5User enters username as “testuser” and password as “password” and clicks the Submit buttonThe user should be able to see the “Employee details screen”Employee details screen is displayedPASS

While table lists some of the test cases, below is the complete list:

After going through the test cases, you may realize that you are mostly dealing with the testing of fields, buttons, functionality, and validations of a particular screen. This is accurate, as Unit Testing very keenly deals with the testing of every small code snippet and component. The same type of testing should be performed for all the screens.

Please note that the above are examples only, and test cases are prepared based on a project-specific and detailed design document.

Read Also => Sample ready to use test cases and test scenarios for web application testing.


In Integration testing, individual modules are integrated and tested together for correctness.

Let each of the three screens in the above example is developed by three different team members. Now that they are finished with Unit testing, it is time to bring all the code together and check if they work well together. Integration testing is performed to ensure that data or control is transferred correctly from one screen to another.

Here are some sample integration test cases for the Employee Application example:

In addition, the general integration test cases for a J2EE application could be:


In System testing, the entire application is tested for functionality and completeness with respect to the requirements. It would likely be easier to ask when Unit testing of every component is performed and the code components are also combined and tested together during integration testing, what could be different in System testing? It is not inaccurate to say that the idea in System Testing is to break the application :)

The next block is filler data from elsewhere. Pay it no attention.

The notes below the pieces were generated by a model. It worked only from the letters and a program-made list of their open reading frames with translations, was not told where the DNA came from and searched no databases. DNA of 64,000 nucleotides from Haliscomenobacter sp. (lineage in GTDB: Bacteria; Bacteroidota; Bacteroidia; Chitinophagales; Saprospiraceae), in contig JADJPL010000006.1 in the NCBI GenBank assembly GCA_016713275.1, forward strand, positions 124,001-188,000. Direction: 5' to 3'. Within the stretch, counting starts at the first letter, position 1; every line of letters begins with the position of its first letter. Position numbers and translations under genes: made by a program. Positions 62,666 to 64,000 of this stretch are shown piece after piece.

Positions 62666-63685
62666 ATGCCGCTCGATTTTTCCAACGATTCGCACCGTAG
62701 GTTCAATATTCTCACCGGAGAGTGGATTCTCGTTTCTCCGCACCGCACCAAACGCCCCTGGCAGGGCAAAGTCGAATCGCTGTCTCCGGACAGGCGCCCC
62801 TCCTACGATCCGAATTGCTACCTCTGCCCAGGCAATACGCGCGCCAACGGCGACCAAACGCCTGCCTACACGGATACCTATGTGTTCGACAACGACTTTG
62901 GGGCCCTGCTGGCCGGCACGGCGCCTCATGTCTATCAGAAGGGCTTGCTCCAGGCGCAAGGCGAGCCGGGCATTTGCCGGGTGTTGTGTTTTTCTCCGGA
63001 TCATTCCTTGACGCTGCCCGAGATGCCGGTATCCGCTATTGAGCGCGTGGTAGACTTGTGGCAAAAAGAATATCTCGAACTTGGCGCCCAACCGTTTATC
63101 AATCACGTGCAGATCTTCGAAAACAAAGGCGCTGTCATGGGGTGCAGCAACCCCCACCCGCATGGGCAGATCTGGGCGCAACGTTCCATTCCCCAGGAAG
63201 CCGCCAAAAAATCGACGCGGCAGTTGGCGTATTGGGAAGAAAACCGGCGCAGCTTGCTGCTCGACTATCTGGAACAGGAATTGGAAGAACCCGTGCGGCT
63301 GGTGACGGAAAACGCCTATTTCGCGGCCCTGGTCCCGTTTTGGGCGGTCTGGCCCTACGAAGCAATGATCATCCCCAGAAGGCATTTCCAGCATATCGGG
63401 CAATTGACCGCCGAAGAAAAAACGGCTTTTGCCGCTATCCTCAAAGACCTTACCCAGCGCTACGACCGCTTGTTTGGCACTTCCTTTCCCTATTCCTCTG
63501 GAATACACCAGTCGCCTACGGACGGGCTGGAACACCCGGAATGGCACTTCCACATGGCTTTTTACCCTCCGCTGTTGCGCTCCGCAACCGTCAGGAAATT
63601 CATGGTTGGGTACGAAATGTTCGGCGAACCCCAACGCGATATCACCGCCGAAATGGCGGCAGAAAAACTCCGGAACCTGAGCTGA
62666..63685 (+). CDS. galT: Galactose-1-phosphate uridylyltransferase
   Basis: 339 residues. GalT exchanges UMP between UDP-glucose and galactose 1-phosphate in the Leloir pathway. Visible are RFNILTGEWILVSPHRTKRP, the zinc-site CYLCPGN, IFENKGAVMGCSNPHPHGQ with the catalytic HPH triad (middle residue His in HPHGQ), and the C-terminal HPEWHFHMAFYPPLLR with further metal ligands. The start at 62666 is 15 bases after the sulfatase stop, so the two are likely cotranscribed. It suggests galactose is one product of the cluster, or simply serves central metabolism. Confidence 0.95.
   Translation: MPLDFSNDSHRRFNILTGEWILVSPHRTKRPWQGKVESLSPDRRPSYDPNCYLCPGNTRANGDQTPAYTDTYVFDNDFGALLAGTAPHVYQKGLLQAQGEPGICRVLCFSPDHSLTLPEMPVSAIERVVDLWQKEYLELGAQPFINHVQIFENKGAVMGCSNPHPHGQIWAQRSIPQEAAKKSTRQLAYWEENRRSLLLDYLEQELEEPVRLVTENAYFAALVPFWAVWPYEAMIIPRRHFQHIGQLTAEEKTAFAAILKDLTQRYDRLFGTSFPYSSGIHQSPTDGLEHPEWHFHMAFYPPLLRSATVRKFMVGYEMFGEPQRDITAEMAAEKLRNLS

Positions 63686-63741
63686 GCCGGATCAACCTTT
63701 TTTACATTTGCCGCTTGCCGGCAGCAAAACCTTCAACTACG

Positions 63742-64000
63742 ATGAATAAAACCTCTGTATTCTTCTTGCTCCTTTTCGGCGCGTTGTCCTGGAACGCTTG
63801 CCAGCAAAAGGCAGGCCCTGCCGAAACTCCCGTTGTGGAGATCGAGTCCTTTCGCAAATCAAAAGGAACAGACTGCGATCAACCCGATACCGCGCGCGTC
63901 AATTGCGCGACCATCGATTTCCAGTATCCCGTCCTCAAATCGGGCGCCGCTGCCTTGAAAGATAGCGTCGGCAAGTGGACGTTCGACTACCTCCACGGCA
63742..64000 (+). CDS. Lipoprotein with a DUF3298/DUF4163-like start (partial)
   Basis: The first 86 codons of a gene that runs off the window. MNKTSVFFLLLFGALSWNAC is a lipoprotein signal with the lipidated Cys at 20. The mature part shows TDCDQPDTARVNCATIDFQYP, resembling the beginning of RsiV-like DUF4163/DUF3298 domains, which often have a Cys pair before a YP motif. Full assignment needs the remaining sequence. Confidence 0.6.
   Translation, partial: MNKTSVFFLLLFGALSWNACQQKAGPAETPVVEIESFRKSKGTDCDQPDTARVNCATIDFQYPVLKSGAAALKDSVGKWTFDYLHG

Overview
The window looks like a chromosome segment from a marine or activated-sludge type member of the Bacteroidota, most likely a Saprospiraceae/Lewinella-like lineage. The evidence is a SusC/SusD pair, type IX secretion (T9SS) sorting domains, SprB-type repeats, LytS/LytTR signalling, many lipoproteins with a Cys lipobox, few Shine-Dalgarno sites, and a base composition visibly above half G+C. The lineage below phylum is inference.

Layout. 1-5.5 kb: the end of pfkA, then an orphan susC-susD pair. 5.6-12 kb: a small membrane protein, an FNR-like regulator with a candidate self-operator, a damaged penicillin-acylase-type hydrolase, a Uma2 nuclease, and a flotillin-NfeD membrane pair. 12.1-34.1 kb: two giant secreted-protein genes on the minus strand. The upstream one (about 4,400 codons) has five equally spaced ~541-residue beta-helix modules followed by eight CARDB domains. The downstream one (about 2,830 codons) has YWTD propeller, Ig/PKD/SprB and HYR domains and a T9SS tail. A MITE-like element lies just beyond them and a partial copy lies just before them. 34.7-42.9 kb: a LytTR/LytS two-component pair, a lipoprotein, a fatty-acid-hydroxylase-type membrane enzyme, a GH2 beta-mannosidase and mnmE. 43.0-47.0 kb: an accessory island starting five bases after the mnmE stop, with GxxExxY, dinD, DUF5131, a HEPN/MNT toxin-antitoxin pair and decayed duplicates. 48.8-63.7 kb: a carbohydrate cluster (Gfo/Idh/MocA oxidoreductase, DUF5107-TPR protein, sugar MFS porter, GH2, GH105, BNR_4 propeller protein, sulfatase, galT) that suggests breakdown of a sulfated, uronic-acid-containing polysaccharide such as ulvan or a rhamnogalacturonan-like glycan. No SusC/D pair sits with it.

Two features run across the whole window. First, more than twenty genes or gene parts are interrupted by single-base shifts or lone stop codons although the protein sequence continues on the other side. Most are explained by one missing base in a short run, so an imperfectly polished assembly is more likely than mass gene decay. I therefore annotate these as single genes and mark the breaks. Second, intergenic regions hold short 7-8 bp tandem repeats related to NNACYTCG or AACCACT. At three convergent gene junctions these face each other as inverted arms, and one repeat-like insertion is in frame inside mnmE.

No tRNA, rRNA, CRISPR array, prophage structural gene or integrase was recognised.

Scenario #1: You develop a new employee application with a framework; for example, Struts. There are also several other applications running on different servers in your organization. However, all of them call the same existing web service to fetch the address and phone number for any particular person.

During integration testing, you would have tested if your application is able to make a call to the web service and if you are able to get the response. But what if there is a problem in the web service itself? Or the web service does not respond to some rare inputs? The web service, in our case, can only take an employee number max of 6 characters. Or, the web service throws exceptions for certain formats of address while returning. This is external, but it also part of System testing.

Scenario #2: Your employee application is complete. You add an employee, and it generates an Employee Number #1001. You modify, delete, update, add, modify, delete, add, add, add, modify, delete and then finally add another. What if the new employee number is again #1001?

Scenario #3: Let us assume two users are using the application at the same time. Both of them start working on the same employee, one deletes. What if the other user is able to proceed with the modification of same employees as it is stored in the session?

Below are some important aspects of System testing:


This type of testing is performed when there would be a large number of users using the application or large amount data in the database, or both. Below are some of the cases:


In this article, we have covered an overview of a J2EE application. We have also seen how to manually perform Unit, Integration, Functional and System testing for each of the components of the application with an example.

In the next article, we will see the how Automation testing can be beneficial for large J2EE applications.

About Author: This is a guest article by Padmavaty S. With overall 7+ years of software testing experience she is having extensive experience in testing Java, J2EE, MVC, and Struts framework.

Let us know if you are working on testing JAVA applications. Share your experience and queries in comments below.